I see alot of foreign language movies but the cinema they play in has closed for two years for major renovations so my viewing options are limited at the moment.
    Daniel Craig is a fine actor who i like immensley, both as an actor and person. He keeps quiet and stays out of all that 'Hollywoodness' I dislike. He reminds me so much of Paul Newman wirh those piercing blue eyes.
    A good movie of his is Flashbacks of a Fool. It is one of those that has slipped under the radar as it was made between his Bond movies. It was excellent because he is everyting Bond isn't in it. Layer Cake is good too and if you see a Craig movie then any of those two are a good starting point.

  5. @Matt: There have definitely been great speeches that are more recent (Russell Crowe comes to mind) but a lot of the mystery and the excitement of the Oscars has faded over the years.

    haha! Thanks. I just popped over and left a comment. I'll definitely do my post for it by the end of this weekend, I promise. Thanks again!

  6. @Brent: I'm the same way with the classics ...I either watch the channel TCM or I just buy them without having seen them. It's a bit of a risk but I only pick the ones I know are considered timeless classics. I actually just watched It Happened One Night this afternoon.

    Thanks for the recommendations!

  7. hey Laura -->
    Thanks for the visit! I'm reminded so often of the wonderful writers in the blog-o-sphere and how frequently I lose touch with them, distracted by life, by films (happily, though at times not so much) and by the work. There really are no short cuts when it comes to writing about films, making films, watching films, and sharing the love with others. You really do have to do 'the homework' but in this case it is a welcome reprieve for the tragedies, en mass happening all around us.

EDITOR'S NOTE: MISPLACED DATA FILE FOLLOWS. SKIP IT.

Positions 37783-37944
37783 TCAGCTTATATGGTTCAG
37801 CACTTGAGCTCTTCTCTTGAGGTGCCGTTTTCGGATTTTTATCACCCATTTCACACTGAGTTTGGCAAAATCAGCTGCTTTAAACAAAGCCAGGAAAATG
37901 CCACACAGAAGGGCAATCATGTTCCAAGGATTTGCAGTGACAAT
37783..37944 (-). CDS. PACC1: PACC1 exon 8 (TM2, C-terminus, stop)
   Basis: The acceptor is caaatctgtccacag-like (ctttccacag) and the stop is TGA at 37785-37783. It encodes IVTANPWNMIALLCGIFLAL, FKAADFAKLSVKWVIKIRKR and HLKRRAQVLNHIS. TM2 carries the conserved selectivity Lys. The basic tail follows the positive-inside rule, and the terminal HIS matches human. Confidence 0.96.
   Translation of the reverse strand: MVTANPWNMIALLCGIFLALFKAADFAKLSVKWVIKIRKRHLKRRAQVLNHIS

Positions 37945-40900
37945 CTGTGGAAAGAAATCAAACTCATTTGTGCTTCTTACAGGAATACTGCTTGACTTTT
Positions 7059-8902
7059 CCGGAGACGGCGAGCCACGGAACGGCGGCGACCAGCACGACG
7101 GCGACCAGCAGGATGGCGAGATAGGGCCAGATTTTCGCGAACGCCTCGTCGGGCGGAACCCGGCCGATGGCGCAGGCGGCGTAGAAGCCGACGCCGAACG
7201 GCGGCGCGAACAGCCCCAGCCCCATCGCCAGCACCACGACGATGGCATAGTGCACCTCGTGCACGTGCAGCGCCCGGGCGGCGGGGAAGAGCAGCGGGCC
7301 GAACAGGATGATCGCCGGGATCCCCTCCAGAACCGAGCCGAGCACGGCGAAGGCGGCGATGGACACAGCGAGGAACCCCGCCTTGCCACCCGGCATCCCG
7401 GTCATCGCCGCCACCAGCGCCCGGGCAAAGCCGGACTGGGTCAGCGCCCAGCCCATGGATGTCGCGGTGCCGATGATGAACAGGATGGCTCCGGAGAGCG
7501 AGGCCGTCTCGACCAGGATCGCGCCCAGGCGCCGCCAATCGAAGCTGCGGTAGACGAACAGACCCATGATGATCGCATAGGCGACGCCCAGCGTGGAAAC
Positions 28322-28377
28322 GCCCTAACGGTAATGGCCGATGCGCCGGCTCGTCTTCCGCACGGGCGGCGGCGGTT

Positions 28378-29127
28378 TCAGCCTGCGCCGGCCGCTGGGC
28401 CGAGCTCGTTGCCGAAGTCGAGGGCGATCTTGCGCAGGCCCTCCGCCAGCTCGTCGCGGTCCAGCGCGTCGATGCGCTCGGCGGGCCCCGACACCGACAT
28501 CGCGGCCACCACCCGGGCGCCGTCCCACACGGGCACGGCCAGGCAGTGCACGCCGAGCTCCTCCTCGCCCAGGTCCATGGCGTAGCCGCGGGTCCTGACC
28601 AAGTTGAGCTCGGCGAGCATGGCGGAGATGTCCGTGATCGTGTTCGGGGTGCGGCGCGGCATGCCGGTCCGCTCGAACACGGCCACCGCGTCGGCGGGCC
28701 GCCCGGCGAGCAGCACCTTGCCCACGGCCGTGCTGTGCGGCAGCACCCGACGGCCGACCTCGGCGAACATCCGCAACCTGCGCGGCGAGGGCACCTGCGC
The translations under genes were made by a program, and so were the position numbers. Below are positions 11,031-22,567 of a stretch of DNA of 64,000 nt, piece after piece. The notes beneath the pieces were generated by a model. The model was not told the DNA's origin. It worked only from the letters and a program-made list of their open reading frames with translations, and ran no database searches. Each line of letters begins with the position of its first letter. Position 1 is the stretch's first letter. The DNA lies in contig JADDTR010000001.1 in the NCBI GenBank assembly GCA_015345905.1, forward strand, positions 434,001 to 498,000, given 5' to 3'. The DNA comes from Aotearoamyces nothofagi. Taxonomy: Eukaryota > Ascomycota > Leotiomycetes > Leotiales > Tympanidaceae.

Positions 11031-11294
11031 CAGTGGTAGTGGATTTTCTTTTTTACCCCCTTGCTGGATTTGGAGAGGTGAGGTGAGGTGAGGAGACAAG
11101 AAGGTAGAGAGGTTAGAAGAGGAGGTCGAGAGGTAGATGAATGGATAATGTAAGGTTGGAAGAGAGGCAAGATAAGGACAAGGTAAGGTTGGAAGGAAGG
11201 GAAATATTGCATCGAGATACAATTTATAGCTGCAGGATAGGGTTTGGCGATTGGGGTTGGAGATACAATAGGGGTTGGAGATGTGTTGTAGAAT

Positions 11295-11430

That aside, great moment to reflect on. Chaplin was beautiful here, gracious and humble - there is no doubt he was filled with emotions and genuinely affected by the award. So true, there is no pretending at the awards only the person revealed and so often we catch a glimpse of the person rather than the personae.

    Thanks for the thoughts Laura - cheers

  8. @Brent: I think Layer Cake was the superior film for Craig - I for one was less than enthusiastic about the Bond departure. They got it all wrong - unlike Guy Ritchie's re-invention of Sherlock Holmes. I mean who would have thought to turn Holmes and Watson into the equivalent of action heroes? Craig as Bond replaced the charisma and overt sexuality of the character into an action hero more concerned with Parkour (the jumping about buildings, fences, etc.) than seduction - both women and foes. Give the classic Bond films a gander and you'll see what I mean.

  9. @Rory: Thank you so much for the comment. Agreed -- it's hard to keep up with all the great film blogs out there, but I'm always open to following new ones and sharing favourite films and recommendations.

    Thanks for stopping by again!

  10. I have a good one here for you Laura!! John Mills played a mute in Ryan's daughter for which he won an Oscar. His acceptance speech was nothing but a nod in homage to the role!!! It is the shortest Oscars speech ever!! That is if you can call it a speech!
    You have opened up an interesting line of thought here for me as I've been taking note of some of these Oscar speeches lately.

    @ Rory what on earth makes you think I haven't seen any of the pre-Craig Bond films???? Maybe you should come to my blog and read a recent post on a Brosnan outing.